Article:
The I/O Data Center in Phoenix, US is using ‘ice balls’ to cool its 180,000-square-foot server rooms, reports PC World.
The Ice Ball Thermal Storage system from San Diego-based Cryogel uses water-filled, dimpled plastic spheres floating in four tanks filled with a glycol solution chilled to 22 degrees. The solution is pumped from chillers that surround hundreds of balls, freezing them during the night when electricity rates are lower. During the day, the system pumps the glycol solution through a heat exchanger, which provides cool air to the data center, reducing the need to run the chillers during the day.
The system doesn’t save any energy. but it does save money, by shifting electricity usage from daytime to nighttime, when less fossil fuel is burned.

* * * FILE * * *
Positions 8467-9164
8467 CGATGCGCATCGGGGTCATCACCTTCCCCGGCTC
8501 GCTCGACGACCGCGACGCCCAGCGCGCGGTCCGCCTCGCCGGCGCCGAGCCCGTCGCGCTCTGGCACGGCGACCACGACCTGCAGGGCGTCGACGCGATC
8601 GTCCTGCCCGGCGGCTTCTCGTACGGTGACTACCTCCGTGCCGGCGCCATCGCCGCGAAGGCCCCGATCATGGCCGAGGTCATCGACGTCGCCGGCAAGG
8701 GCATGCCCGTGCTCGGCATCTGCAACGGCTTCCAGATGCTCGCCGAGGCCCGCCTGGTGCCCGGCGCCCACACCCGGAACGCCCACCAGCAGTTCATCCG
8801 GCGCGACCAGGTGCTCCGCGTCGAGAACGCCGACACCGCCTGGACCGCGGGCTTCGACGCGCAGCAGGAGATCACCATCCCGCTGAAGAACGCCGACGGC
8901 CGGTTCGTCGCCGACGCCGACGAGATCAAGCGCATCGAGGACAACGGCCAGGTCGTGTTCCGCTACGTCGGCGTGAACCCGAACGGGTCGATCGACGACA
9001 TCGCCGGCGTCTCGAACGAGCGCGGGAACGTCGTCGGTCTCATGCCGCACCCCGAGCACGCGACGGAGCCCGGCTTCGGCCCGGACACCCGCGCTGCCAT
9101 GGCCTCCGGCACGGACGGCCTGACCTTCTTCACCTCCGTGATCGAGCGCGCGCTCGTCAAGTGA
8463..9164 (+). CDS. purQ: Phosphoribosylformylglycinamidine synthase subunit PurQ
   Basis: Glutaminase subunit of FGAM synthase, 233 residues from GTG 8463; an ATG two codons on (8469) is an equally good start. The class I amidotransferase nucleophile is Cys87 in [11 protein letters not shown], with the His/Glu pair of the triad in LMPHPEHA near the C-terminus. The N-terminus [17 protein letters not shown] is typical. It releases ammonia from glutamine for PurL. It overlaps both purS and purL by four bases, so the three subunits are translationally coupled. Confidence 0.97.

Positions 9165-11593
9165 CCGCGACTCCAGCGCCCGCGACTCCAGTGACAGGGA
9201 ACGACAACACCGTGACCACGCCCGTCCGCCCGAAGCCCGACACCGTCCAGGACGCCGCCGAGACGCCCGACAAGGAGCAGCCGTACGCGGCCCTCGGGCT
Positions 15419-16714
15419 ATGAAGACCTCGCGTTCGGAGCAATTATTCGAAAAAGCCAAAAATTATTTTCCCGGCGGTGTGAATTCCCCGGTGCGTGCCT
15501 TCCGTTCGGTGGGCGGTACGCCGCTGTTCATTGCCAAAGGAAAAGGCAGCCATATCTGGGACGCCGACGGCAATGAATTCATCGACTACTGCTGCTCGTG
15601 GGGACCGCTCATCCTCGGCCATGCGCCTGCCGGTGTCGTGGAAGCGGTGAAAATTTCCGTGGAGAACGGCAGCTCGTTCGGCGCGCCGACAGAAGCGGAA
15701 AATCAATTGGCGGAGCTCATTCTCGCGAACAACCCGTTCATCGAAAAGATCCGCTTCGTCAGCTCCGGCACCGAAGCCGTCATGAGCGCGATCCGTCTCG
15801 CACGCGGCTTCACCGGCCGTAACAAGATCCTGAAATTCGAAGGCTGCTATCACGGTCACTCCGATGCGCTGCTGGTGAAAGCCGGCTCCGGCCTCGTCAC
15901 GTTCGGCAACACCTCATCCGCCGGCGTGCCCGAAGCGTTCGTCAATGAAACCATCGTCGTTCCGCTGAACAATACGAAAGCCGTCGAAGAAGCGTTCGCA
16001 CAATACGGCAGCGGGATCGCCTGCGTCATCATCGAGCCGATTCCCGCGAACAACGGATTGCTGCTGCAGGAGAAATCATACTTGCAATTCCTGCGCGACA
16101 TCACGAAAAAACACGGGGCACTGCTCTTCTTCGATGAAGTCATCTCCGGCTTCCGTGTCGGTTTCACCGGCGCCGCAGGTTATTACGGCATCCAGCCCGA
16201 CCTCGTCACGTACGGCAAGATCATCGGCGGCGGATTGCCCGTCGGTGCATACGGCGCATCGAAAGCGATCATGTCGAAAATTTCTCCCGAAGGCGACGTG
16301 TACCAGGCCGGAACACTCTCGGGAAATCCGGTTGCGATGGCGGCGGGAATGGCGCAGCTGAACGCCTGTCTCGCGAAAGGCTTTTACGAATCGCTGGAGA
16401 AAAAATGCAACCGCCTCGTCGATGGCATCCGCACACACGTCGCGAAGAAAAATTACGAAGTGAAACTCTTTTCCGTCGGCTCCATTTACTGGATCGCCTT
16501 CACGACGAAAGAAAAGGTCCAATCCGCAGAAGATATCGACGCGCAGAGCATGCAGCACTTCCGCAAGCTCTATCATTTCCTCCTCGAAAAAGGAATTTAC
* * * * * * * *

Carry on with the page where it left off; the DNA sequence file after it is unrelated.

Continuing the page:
According to KC Mares, president of data centre designer MegaWatt Consulting cooling solutions need for such energy intensive applications need to come from outside the mainstream. “There are limits to what you can do with cooling technologies such as economisers and evaporative coolers, which rely on outside air, in an environment where temperatures can hit 40 deg C or more in the summer. At the end of the day, despite using such energy-saving technologies, you pay a lot for cooling infrastructure.”
Thermal storage systems built using Cryogel’s ice balls cost about £40 per ton-hour of cooling, with a return on investment within three to five years, the firm says.
Instead, the big obstacle is the fact that the system requires giant containers — either pressure vessels or atmospheric tanks — to hold the ice balls in the appropriate solution. And that requires a lot of space, which is at a premium for most data centres.